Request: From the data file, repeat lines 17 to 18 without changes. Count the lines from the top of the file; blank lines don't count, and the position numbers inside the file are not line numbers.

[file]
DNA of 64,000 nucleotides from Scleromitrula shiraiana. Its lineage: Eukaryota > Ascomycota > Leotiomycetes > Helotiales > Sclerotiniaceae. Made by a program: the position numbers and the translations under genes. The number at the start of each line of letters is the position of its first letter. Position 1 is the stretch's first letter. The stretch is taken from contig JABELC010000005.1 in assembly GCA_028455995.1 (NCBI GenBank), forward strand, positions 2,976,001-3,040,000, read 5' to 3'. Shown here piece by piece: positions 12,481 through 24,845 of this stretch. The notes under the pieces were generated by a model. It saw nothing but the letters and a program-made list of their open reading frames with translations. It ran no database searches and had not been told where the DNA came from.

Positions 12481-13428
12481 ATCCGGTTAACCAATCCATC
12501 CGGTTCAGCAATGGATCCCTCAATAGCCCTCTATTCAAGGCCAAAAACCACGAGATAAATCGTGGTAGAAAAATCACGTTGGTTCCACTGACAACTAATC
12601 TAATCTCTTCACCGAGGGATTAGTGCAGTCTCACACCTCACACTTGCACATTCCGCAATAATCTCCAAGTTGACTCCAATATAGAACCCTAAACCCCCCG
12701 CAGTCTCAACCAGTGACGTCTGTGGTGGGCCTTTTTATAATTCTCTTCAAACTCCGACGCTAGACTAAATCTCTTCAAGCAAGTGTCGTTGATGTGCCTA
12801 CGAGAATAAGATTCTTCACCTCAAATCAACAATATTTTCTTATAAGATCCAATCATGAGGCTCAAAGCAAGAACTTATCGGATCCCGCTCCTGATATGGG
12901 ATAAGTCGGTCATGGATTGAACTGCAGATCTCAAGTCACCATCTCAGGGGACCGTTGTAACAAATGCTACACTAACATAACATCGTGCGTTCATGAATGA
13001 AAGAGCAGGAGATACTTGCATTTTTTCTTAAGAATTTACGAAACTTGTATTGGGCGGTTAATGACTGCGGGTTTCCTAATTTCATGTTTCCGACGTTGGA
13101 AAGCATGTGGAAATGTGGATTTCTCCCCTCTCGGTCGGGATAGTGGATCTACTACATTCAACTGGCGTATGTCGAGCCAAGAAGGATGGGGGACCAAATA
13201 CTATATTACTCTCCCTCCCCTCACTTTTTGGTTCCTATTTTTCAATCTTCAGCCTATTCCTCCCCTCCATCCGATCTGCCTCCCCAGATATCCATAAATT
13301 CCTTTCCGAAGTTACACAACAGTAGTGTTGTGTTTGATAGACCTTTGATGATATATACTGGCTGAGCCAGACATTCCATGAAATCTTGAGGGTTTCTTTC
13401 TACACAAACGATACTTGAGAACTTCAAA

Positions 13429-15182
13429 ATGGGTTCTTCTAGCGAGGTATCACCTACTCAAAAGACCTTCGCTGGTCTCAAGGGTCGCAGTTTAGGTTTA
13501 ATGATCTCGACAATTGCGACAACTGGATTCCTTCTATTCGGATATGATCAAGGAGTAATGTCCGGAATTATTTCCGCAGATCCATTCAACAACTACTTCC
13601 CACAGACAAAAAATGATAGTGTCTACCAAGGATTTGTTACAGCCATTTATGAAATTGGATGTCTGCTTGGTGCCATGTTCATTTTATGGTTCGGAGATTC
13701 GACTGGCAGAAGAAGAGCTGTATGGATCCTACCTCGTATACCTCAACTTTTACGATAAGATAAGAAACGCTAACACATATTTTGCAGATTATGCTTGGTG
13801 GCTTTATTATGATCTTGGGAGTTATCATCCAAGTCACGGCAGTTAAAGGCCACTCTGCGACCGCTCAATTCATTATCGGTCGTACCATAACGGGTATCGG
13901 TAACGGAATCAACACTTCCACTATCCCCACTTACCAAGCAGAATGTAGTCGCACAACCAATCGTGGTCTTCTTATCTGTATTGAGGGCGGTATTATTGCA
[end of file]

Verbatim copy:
13601 CACAGACAAAAAATGATAGTGTCTACCAAGGATTTGTTACAGCCATTTATGAAATTGGATGTCTGCTTGGTGCCATGTTCATTTTATGGTTCGGAGATTC
13701 GACTGGCAGAAGAAGAGCTGTATGGATCCTACCTCGTATACCTCAACTTTTACGATAAGATAAGAAACGCTAACACATATTTTGCAGATTATGCTTGGTG